Ontario budget and tuition policy – revenue impact « WLUFA

Ontario budget and tuition policy – revenue impact

Russ has prepared for you a projected outlook for university revenue for academic year 2010-11, combining the impact of both the budget and tuition announcements of the past few days.  His current best estimate of the increase in university revenue at this time is 6.8% over the current year for the system as a whole (institution specific results will vary).

I have received a few e-mails and phone calls over the last few days that suggest that some people believe that as a result of the budget, compensation is off the table as a bargaining issue. In fact, it is bargaining as usual for all faculty associations in the upcoming year, whether or not they are certified trade unions.  The Finance Minister indicated in the press in the days following the budget that the government fully expects hard bargaining to occur this year; clearly, he does not anticipate that public sector unions will simply roll over as a result of this budget.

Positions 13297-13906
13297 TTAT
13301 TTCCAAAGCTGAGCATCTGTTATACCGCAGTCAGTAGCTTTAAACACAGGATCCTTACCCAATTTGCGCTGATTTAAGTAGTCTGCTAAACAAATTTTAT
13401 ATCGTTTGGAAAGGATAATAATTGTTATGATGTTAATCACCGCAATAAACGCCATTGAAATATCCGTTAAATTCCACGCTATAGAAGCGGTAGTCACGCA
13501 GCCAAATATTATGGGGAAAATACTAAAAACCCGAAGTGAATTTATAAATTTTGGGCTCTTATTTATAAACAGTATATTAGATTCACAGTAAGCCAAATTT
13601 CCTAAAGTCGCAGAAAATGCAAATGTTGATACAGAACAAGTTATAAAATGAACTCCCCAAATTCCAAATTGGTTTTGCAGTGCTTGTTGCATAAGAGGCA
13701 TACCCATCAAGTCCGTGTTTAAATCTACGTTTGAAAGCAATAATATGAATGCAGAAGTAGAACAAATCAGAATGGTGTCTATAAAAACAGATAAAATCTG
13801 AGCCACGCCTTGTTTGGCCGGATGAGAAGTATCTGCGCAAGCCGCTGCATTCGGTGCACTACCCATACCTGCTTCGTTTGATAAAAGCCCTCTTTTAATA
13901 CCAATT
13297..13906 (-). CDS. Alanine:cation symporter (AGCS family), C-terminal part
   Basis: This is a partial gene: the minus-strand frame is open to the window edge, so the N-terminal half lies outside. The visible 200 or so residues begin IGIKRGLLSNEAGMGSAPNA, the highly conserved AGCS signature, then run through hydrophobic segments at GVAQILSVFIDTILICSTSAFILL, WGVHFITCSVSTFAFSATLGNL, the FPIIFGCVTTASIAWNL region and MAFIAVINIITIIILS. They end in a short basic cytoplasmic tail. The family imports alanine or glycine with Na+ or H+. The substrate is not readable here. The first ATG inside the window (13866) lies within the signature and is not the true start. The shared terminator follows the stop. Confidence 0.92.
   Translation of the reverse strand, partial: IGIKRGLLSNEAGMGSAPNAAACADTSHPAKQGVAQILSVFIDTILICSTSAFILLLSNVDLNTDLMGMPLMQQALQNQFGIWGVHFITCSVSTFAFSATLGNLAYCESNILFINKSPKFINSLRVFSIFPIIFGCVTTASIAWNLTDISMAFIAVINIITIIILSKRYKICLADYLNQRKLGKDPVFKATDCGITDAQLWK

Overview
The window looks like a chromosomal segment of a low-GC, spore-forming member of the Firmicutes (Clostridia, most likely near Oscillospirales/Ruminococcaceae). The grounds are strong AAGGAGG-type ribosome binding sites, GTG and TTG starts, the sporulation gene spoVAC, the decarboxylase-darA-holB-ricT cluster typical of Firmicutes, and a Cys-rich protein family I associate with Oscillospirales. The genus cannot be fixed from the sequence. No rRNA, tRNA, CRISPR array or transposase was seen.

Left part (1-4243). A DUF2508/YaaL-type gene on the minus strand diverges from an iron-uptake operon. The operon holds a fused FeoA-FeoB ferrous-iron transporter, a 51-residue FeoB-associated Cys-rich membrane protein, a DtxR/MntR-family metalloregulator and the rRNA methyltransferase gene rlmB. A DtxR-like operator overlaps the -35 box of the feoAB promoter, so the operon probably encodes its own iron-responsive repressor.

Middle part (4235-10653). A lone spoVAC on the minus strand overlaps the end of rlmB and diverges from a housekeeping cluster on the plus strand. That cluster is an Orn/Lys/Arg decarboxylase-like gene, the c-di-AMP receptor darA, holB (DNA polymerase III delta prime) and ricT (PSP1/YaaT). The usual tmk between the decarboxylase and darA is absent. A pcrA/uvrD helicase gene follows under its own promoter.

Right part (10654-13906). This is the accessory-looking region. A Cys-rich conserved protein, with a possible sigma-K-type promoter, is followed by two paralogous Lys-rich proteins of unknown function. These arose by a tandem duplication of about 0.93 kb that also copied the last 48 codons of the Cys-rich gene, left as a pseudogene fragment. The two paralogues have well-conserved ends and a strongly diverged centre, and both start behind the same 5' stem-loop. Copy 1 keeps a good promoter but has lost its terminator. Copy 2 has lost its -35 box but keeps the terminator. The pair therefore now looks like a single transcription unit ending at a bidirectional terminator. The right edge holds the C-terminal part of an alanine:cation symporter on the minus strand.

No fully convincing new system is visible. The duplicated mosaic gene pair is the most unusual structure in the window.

Given that so much of next year’s funding increase is tied to the system enrolling 20,000 additional students, I anticipate that workload and complement issues will continue to dominate the discussion for many associations.  Nonetheless, you should keep in mind that there are no new legislative bars to bargaining compensation increases for your members, nor is any of the money described in Russ’ analysis tied or restricted (other than the usual tuition offset for student aid).

All the best,

Donna Gray
Research Director, OCUFA
83 Yonge St. Suite 300
Toronto ON M5C 1S8
office (416) 306-6038
cell (416) 647-339-7840

University revenue 2010-11 – current outlook

Notes for the OCUFA Collective Bargaining Committee

Russell Janzen, Senior Research Analyst

March 30, 2010

Provincial government funding